Guarding Against Overprotection

To guard against overprotection, we recommend this three part strategy:

sound-level-meter1) Know Your Noise Levels

Know the noise levels in your facility, especially in areas where other hazards are present. If you haven’t already done so (as part of an OSHA-mandated Hearing Conservation program), measure these levels with a sound meter and record the results. A good idea is to post a noise map, indicating where hearing protection is required, and what NRR is required. Making employees wear hearing protectors in areas where they are not required, or providing hearing protectors overrated for the noise hazard is a sure way to induce overprotection.

sport-earmuff2) Select the Right Amount Of Protection

Select HPDs that provide the right levels of protection for your noise environment. The Environmental Protection Agency is expected to announce a change to the Noise Reduction Rating (NRR) soon that will change the NRR from a fixed number to a range of protection levels for hearing protectors. Most manufacturers already provide charts showing protection level ranges for their products. Select a product that will lower your employee’s exposure to a safe level, but not one that reduces ambient levels too far below 85 dB.

clarity-earplugAlso, there are a number of new products on the market that provide level or uniform attenuation. These products, like Howard Leight® Clarity® earplugs and earmuffs, are designed to block harmful noise but to allow warning signals and speech communication to be heard more naturally. In other situations — especially where loud, intermittent noise is a problem — sound management earmuffs like Howard Leight

Impact® Sport can provide a solution. These products include external microphones that amplify ambient sound up to a certain level, but block noises over 82 dB. They can be especially useful for workers with existing hearing impairments.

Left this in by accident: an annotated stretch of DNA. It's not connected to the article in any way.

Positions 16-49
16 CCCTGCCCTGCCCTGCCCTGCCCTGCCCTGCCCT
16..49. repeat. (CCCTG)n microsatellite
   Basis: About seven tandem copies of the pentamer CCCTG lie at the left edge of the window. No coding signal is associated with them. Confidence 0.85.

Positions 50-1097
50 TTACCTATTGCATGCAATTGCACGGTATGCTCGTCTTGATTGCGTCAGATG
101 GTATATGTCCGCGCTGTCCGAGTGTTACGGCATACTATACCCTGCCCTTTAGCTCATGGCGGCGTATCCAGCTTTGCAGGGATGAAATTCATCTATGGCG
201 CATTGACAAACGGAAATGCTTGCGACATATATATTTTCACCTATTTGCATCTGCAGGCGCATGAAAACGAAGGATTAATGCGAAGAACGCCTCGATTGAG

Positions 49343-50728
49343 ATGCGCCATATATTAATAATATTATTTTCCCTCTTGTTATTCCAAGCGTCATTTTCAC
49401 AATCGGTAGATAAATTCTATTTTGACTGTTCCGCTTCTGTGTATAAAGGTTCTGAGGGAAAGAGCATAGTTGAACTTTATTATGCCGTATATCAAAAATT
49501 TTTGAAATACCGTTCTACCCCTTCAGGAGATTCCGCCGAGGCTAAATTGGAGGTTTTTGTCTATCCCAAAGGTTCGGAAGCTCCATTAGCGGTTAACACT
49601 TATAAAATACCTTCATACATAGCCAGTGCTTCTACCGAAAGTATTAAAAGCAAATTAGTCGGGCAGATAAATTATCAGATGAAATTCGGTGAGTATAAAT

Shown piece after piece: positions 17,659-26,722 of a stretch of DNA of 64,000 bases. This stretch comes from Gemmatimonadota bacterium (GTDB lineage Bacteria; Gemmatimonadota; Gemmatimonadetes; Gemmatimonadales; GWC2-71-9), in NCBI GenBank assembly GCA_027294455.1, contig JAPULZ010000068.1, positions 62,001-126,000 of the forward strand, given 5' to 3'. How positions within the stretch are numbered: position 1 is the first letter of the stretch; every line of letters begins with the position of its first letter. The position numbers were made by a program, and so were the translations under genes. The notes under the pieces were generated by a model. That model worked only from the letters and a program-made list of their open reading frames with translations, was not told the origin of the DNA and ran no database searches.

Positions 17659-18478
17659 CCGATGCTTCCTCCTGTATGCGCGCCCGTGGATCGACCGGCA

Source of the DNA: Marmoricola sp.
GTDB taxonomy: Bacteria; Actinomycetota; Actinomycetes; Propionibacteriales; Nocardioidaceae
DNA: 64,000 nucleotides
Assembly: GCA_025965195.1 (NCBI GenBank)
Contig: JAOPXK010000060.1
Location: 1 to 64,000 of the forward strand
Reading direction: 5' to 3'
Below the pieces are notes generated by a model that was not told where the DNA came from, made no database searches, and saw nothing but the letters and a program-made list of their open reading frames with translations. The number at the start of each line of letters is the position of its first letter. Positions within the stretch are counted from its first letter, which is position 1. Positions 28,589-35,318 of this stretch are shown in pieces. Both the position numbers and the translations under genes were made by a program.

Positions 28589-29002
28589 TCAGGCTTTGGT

thermometer-poster3) Understand the Risks

As with any safety program, make sure your employees understand the risks. It’s hard enough to get workers to understand the risks of hazardous noise in the first place, but we also need to make them understand that more protection is not always better. Recent studies have shown the best way to facilitate this understanding is through one-on-one training. Group training is a good reminder of Hearing  Conservation principles, but individual sessions — especially those using some of the new earplug fit-testing software products available, including VeriPRO™ from Howard Leight — are far more effective, both in helping workers achieve good results from their hearing protectors, and in avoiding overprotection.

Bottom line, rather than thinking of the issue of overprotection as part of your Hearing Conservation Program, you should consider it as an element of your accident prevention program. Damage from overexposure to noise generally accumulates over time. Damage from overprotection from noise can happen in an instant.